A-Rod appeal process moving slowly, no date set for hearing

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Alex Rodriguez is likely to play out the remainder of this season for the New York Yankees because the appeal process of his 211-game suspension for multiple drug violations is proceeding slowly, according to sources familiar with the process.

Rodriguez's suspension was announced Aug. 5, but Major League Baseball and Rodriguez still have yet to finalize a date to begin a hearing in front of arbitrator Frederic Horowitz. The two sides have exchanged possible dates at the end of this month to begin the hearing, the sources said, though even those dates are subject to change and Horowitz's schedule.

The Joint Drug Agreement suggests a timeline of 20 days to conduct the hearing once the appeal has been filed and a decision by the arbitrator within 25 days of the hearing's opening. However, union executive director Michael Weiner said immediately upon the suspension that he did not expect a resolution to A-Rod's appeal until November or December. The JDA does allow changes to the timeline in cases with “good cause” for delays.

MLB would like to expedite the process, while Rodriguez assures himself of playing this season as long as it is slow-tracked. Managers and players in recent days have expressed growing frustration in public and private about the pace of the appeal out of concern that the only player among 14 connected to Biogenesis who filed an appeal can affect two months of pennant race games. Rodriguez has not stated his innocence, but rather has positioned himself to seek a reduction of the length of the suspension. Weiner told Mad Dog Radio on Sirius XM last week that he advised Rodriguez to accept a suspension if offered a specific number of games; Weiner said that MLB never presented that number.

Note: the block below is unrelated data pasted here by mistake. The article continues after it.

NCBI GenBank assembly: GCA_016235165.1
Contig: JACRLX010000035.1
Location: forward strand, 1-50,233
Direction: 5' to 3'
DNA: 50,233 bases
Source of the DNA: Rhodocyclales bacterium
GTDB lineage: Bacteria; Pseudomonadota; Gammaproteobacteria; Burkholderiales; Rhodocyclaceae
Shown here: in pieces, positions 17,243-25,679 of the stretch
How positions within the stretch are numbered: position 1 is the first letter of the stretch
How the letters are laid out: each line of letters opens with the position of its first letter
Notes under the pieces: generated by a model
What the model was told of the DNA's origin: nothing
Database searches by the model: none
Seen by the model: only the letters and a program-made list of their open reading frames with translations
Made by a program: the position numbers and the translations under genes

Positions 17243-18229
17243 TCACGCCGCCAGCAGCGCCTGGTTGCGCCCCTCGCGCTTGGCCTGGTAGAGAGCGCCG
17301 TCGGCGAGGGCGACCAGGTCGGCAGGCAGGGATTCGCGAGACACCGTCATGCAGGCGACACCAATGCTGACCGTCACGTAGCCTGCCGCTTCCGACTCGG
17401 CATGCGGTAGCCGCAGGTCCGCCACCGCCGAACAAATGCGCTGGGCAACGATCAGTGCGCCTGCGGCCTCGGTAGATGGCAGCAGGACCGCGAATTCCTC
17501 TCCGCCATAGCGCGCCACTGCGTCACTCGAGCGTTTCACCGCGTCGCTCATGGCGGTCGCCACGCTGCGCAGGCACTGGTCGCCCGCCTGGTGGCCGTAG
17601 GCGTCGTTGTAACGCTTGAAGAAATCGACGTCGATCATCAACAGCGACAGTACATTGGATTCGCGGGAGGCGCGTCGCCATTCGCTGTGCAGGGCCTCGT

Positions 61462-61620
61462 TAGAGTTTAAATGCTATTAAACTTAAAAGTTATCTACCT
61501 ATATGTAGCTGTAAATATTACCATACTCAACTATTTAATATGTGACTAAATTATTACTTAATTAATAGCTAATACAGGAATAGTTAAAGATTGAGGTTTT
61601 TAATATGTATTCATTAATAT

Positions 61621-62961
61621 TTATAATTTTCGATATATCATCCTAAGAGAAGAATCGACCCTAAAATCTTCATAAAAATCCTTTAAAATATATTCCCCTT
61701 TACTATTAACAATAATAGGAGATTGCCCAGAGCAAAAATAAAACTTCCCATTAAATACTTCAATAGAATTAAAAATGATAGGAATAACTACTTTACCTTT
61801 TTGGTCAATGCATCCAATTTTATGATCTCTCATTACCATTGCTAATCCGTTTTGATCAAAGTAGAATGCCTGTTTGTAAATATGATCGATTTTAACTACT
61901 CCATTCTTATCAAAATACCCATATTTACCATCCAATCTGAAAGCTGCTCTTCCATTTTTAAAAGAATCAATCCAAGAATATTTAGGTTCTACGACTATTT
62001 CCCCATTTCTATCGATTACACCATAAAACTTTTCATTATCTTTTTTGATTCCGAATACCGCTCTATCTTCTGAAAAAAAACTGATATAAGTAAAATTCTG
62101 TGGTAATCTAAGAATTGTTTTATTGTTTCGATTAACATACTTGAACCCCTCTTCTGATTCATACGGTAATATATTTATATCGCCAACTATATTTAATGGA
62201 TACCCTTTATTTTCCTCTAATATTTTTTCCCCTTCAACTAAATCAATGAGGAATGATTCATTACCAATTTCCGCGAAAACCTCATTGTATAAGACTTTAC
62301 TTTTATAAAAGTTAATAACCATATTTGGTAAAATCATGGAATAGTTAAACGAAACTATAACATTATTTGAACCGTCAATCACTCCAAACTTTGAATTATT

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Meanwhile, a report by 60 Minutes said Rodriguez's “inner circle” was the source of a February leak that first connected Brewers outfielder Ryan Braun and Yankees catcher Francisco Cervelli to Biogenesis documents. The report said “members of Rodriguez’s camp” obtained unredacted Biogenesis documents and leaked them to Yahoo! Sports. David Cornwell, an attorney for Rodriguez, denied the allegations.

Whether Rodriguez purchased documents is expected to be one of the many key elements of the appeal process. Former Biogenesis employee Porter Fischer told the Miami New Times in June that Rodriguez did obtain the documents. Fischer was the source of the original report in the New Times regarding Biogenesis. Rodriguez, through a spokesman, has denied purchasing documents. Any such purchase could be considered as an obstruction of the investigation and a violation of the Joint Drug Agreement or Collective Bargaining Agreement. When MLB suspended Rodriguez Aug. 5, it cited multiple years of PED use as well as his attempt to “obstruct and frustrate” the investigation.

The hearing is expected to swing on the difference between how MLB and Rodriguez view how often he violated the JDA. MLB will argue that years of PED use involving multiple drugs as well as obstructing the investigation add up to multiple violations, thus explaining why Rodriguez received more than the 50-game ban handed out to first-time offenders. Rodriguez’s representatives argued to MLB officials prior to the suspension that with no prior violations on record of the JDA he should be treated as a first- and one-time offender if any infractions were found.

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